One of my goals right now is to move my literary ambitions out of the box and onto the shelf, by which I mean that I no longer want to ignore how much I enjoy writing. I love the idea of this meme, and I'll quote from Sarah's post here:
I often find myself searching the web for information during my struggles as a new writer. So I wanted to start a place where us future young-adult authors can come together to ask those questions, share our stories, and get feedback.
I'm going to be offline for the day, but I will read your lovely comments and get back to y'all on your blogs ASAP Monday. :-)
Where I am in the writing process: Wrapping up Novel #1. I have about 20 more pages to edit and then some new scenes to add to the ending to make it smoother. I also entered another writing contest this week.
My current problems: When do you say, "That's it"? While feedback for Novel #1 has been positive (from the 1 person that's read it), I'm still wondering if I'm just sinking time and energy into Novel #1. Is it even worth editing? Should I abandon it and focus solely on Novel #2? Is Novel #1 good/unique/long enough to query? How do you know whether or not your novel is good enough to keep spending time on?
Question(s) this week: When it comes to Young Adult, how far is too far? (I'm talking about sex here.) And while we're on the subject...how about cursing?
My stance? Anything beyond a little innocent kissing is too much for my work.
- Beyond that point, authors sometimes include certain licentious activities to replace a thought out, developed emotional relationship. Even in those instances when the activities in question are a culmination of a grounded relationship, these scenes often come off feeling cheap, simply a gratuitous ploy to sell a novel.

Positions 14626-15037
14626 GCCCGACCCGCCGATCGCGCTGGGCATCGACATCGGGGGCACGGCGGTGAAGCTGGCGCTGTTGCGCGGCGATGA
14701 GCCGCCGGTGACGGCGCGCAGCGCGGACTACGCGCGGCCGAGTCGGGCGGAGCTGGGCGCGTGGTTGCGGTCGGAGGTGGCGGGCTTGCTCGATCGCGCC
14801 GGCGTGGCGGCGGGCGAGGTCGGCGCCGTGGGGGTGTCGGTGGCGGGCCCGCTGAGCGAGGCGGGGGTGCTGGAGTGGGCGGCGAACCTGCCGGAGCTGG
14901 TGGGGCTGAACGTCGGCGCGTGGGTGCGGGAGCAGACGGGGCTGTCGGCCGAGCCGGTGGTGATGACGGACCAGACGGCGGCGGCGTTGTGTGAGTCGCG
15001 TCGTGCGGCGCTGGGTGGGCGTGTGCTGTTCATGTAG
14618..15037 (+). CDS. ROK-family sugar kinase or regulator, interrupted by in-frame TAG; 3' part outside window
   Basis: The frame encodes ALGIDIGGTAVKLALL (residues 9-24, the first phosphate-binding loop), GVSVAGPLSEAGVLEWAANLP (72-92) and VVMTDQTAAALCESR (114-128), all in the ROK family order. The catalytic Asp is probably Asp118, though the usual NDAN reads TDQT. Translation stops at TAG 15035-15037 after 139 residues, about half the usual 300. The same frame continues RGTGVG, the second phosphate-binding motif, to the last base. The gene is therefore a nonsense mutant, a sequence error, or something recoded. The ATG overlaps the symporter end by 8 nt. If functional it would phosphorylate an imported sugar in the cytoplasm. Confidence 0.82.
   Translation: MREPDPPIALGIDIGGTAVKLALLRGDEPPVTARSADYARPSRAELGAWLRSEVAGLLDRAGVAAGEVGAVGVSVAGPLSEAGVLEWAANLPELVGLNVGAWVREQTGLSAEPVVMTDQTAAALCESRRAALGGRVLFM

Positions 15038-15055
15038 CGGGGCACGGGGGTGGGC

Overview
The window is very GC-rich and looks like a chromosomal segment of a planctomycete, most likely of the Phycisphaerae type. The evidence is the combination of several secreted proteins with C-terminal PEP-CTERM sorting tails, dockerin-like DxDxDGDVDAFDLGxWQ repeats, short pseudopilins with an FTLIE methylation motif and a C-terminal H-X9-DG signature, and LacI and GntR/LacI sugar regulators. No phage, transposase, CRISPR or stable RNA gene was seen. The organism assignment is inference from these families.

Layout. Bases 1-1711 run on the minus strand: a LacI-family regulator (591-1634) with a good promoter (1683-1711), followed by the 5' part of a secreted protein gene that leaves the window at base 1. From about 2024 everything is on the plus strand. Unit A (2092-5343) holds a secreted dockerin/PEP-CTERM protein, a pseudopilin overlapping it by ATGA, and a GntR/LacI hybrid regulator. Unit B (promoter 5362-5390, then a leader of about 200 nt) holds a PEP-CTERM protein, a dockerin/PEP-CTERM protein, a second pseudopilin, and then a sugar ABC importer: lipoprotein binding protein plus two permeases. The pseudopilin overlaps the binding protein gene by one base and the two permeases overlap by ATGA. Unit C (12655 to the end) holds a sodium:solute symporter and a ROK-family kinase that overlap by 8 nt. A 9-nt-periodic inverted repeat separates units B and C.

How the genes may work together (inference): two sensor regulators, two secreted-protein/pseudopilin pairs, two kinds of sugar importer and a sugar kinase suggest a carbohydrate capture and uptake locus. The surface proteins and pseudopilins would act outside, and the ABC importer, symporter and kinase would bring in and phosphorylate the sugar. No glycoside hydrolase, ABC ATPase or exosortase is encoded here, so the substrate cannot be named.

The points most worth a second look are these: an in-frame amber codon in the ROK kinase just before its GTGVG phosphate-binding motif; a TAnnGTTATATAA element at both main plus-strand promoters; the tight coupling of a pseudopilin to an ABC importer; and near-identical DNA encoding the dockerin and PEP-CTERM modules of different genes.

- Writers should be writing books for young adults, and not all young adults jump into bed with their SOs. Too many books on the market treat teenagers as if they have no control over their rampant hormones whatsoever. You know what? Some teenagers say no. A lot more of them struggle to say no. We need to include stories about the teens that succeed as well as those who don't.
- I strive to be a good role model in everything I do. Always act--and write--as if someone's watching--and reading. I could not, in good conscience, write about activities that violate my personal beliefs, thereby condoning such activities.
- If I would be embarrassed to show my work to my mother, grandmother or teenage cousins, it's inappropriate.
For instance, "Shaking a mottled fist, he yelled, 'Get offa my lawn!' Of course, being the crotchety old man that he was, he included a few other choice words as well."And okay, that's not a great example, but it's the first thing that popped into my head. Sometimes, the omission of swearing causes me to be creative with my dialogue, but since I personally don't swear, I've had a lot of practice coming up with innovative (and clean!) epithets. That said, while sex in a novel automatically earns it at least a 17+ maturity rating, a novel with swearing can still maintain a 13+ rating, depending on the amount and types of words.